Part 14

The summer was finally here, and school was over for the next six weeks we had a big occasion looming – our nuptials. We also wanted to go on honeymoon leaving plenty of instructions with the boat builder so that work could progress in our absence. Our first guests were arriving – Simon’s brother Nick and his girlfriend Sally – Nick was going to be Simon’s best man and the couple had flown from New Zealand to be an essential part of our celebrations. They were off for a short tour of Europe before the big day, and Simon and I wanted to spend some time with them as after the wedding we would be off and be like two ships passing in the night. Nick is very important to Simon and the person he misses the most from all his wonderful friends in NZ, I knew it would be good if we could all spend some quality time together. Luckily Nick loves working on projects and enjoys taking things apart; he is also incidentally very good at it which must be a family trait. For Sally it was only her second time in the UK, and a few months previously Simon had surprised me with two nights at the Fishlake Windmill as a treat. The windmill has been converted by Graham, the owner, into a luxury retreat. There is a hot tub in the garden, with lights and music, a picnic and barbeque area and Jemima puddleduck ducks. Peacocks wake you up with the sunrise, beds you sink into sumptuous, soft and supportive surrounds, and a bar with an open fire place. It is a haven of relaxation and every comfort has been thought of. I was sure Sally would enjoy a break here and we could all work on the boat together and then relax in the evenings with nice wine and good conversation. The two brothers could have hours of male time breaking up things, we girls could have some proper girl indulging time and we could get some objective views on our new home.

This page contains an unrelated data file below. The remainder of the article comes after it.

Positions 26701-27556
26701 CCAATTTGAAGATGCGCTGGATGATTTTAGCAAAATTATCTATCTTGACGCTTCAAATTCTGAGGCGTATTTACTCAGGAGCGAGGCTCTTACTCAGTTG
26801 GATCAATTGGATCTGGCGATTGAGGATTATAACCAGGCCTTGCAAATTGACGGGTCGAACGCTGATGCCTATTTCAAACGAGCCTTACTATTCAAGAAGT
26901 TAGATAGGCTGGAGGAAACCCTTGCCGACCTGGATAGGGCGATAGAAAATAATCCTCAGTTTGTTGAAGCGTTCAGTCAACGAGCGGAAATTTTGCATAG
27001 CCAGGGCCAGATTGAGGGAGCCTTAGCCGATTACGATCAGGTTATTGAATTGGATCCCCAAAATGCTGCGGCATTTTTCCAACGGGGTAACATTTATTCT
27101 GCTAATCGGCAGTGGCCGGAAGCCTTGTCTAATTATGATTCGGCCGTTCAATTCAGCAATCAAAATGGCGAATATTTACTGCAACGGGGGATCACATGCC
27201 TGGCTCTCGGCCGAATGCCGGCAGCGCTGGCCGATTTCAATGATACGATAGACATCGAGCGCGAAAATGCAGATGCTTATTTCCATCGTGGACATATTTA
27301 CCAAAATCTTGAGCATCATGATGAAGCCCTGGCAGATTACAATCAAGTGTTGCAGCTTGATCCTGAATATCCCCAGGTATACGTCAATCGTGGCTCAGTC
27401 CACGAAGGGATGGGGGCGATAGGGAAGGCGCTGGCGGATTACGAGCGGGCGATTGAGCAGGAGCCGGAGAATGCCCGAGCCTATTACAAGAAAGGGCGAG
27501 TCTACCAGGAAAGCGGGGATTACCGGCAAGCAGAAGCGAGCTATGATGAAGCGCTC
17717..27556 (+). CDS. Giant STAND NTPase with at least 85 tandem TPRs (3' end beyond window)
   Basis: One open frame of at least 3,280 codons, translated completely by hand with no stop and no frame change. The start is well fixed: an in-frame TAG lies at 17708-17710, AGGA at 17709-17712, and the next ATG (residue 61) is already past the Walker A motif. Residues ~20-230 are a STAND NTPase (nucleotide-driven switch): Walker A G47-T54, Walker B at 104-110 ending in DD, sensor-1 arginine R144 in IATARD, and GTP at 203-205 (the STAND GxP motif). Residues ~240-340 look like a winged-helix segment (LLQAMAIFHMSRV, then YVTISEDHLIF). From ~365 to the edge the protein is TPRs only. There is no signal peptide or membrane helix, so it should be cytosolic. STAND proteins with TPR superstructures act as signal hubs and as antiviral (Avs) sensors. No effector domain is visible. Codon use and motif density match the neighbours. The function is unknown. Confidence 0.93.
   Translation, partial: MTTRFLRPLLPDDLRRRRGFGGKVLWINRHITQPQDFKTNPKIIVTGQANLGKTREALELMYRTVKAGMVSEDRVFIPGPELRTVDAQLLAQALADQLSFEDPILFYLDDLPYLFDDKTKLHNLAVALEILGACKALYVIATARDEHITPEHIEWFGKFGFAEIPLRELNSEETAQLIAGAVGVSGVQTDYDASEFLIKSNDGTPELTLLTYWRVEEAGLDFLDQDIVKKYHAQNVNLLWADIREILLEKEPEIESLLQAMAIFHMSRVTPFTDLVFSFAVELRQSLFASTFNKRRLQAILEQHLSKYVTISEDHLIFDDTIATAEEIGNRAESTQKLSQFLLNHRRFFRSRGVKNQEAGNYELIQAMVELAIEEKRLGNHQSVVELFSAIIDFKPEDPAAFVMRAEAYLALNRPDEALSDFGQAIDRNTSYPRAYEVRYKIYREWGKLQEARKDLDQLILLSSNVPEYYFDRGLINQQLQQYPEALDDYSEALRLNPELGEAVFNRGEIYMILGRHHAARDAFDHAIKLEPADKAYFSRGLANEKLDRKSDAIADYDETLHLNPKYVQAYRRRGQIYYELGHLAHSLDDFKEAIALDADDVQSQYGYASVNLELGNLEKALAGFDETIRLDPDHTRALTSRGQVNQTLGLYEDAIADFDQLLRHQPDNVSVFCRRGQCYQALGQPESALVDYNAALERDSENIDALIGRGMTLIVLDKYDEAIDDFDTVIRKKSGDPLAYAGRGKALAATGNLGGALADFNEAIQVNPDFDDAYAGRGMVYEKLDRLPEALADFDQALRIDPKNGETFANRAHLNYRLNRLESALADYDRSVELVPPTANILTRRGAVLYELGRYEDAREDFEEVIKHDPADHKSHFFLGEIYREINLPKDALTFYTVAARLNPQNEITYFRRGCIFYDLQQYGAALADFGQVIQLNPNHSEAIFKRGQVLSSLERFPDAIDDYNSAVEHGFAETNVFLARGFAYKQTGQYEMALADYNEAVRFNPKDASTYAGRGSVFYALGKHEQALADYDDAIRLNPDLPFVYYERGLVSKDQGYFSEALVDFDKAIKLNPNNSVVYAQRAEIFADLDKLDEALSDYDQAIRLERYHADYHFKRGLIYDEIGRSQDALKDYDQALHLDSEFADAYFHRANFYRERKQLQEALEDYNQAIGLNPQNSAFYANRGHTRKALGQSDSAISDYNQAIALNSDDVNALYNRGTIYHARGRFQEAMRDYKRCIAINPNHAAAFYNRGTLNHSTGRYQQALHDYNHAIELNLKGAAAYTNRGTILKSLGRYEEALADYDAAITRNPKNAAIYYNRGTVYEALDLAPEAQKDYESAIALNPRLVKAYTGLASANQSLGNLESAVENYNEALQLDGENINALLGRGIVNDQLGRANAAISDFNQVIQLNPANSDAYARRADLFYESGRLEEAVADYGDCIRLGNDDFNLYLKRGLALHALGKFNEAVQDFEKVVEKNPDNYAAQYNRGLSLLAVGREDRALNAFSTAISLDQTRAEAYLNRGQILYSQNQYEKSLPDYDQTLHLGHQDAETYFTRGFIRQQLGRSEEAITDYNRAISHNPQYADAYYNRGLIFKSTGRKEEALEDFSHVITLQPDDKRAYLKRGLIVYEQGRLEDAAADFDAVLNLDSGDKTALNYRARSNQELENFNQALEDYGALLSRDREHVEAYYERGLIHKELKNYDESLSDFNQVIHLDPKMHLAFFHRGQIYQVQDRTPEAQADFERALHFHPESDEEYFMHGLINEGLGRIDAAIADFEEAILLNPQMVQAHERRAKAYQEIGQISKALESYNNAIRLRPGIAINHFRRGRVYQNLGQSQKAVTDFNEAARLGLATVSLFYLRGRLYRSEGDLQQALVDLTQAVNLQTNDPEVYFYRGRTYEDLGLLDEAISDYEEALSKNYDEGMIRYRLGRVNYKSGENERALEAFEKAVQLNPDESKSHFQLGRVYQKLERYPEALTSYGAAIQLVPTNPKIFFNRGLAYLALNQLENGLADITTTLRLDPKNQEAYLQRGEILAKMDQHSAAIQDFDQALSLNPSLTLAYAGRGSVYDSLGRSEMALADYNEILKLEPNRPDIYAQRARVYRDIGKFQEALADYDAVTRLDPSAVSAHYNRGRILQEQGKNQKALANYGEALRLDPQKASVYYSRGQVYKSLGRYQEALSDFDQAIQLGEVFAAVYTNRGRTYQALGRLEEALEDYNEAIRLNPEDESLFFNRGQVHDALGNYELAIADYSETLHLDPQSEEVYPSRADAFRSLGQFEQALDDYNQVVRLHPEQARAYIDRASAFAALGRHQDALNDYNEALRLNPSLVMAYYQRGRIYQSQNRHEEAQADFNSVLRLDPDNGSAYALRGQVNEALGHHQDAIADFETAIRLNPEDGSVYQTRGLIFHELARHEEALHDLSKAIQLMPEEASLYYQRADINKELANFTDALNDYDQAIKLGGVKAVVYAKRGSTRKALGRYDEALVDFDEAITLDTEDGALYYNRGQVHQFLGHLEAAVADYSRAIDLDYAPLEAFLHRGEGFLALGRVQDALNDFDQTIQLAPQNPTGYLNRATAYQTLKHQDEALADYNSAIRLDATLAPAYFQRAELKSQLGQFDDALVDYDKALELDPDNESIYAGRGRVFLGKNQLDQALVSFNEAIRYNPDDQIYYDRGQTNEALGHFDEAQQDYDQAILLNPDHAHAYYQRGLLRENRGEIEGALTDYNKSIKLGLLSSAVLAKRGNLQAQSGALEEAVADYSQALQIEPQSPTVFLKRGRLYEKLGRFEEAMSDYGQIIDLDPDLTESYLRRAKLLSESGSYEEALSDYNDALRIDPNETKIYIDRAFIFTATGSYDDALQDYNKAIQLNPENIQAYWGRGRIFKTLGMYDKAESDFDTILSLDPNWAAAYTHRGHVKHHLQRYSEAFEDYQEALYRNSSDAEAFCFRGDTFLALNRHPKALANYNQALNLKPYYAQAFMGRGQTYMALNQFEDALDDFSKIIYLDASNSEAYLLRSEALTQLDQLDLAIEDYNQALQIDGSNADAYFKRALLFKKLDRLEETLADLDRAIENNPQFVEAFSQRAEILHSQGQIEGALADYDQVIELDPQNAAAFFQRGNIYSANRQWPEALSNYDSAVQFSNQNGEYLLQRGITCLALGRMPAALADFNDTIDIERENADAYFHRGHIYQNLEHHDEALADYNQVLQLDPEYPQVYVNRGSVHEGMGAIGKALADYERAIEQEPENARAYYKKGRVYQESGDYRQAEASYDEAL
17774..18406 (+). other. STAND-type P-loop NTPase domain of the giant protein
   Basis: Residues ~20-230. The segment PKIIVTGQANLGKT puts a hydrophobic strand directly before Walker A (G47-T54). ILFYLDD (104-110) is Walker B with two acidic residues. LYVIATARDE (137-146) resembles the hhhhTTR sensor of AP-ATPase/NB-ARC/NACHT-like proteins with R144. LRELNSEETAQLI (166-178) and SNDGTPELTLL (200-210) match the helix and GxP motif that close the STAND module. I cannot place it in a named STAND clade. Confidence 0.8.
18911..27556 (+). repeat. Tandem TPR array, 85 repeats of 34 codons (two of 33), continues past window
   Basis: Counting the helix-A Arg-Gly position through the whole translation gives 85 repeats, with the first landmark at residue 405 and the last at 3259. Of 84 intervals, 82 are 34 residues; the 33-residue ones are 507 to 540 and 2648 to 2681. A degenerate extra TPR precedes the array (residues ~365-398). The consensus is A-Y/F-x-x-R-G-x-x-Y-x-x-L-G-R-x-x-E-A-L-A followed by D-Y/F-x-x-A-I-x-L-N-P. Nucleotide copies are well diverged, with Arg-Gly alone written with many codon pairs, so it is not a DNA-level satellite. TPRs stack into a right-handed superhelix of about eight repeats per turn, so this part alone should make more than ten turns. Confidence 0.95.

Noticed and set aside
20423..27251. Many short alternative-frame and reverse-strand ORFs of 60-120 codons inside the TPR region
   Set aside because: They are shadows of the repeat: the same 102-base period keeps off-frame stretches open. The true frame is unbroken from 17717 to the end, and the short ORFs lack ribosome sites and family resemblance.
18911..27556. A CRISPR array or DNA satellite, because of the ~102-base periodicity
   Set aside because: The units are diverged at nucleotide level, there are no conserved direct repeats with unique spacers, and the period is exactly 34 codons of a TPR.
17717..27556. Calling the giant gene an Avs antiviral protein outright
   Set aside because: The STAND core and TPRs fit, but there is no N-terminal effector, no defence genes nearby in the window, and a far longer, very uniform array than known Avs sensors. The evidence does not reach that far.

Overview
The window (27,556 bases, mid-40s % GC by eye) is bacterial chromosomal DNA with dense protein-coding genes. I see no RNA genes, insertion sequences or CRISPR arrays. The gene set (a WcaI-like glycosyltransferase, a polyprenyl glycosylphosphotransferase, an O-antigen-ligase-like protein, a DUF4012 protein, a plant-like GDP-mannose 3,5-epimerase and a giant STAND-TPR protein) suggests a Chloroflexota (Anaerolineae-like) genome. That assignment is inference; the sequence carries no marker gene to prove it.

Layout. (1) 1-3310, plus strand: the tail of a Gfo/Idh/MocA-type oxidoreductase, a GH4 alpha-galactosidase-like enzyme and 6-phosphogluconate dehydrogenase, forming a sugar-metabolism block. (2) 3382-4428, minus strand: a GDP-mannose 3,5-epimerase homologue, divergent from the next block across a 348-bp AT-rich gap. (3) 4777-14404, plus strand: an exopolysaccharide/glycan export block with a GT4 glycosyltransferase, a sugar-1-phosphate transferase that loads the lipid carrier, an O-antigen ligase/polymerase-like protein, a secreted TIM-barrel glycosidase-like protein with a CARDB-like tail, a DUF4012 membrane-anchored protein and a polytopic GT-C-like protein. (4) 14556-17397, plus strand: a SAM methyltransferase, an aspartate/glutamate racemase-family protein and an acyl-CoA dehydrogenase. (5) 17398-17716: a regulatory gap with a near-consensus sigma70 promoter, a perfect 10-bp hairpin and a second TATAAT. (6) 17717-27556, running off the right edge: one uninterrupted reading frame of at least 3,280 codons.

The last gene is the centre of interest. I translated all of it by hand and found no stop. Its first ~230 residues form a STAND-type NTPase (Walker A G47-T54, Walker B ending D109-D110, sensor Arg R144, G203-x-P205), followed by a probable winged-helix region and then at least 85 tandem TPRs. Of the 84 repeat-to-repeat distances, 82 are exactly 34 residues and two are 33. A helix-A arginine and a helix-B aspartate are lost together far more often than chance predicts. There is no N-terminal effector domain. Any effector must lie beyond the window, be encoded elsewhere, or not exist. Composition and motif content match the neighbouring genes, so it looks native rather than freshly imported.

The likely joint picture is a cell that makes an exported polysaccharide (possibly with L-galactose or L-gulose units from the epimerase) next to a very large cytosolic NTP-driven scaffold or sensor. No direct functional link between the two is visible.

I had come to the realisation that we would not be coming back from honeymoon and moving onto the boat as I had first believed, but accepted that I would rather have the boat done properly than rush it just to move on at a symbolic time. Plenty of time for Simon to carry me over our threshold when it was really ready. We had decided that we would get the front third finished with our bedroom and a bathroom and then move onto her while we worked on the rest, this news we shared with Nick and Sally on the drive up to Yorkshire.

We arrived late in the evening and went straight to the windmill, which it is safe to say was liked by all as hoped, and after much wine and conversation we all retired for a really good nights sleep.

The next morning we drove the guests to our boat, and I felt quite anxious, I hoped they liked her and did not think we were completely mad. I realised I had turned into a proud co-owner of the boat and felt quite protective towards her in her current vulnerable state. I need not have worried Nick and Sally had plenty of compliments and could see the potential in her, they are both great DIY enthusiasts, although compared to myself really I should call them DIY professionals.

We worked away throughout the day, Nick was a handy hurricane ripping apart chipboard fixings with ease, making it look like it was as easy as ripping a piece of paper in two. I was impressed as I knew from personal experience how hard it really was. Nick told me how he worked out in NZ and at a garage where he spent some of his time there was a gym bar that he and his friend Ken would hang upside down on wearing weights. This I was to see for myself at the end of our honeymoon which went some way to explaining the strength he demonstrated, although this was also another similarity between the two brothers.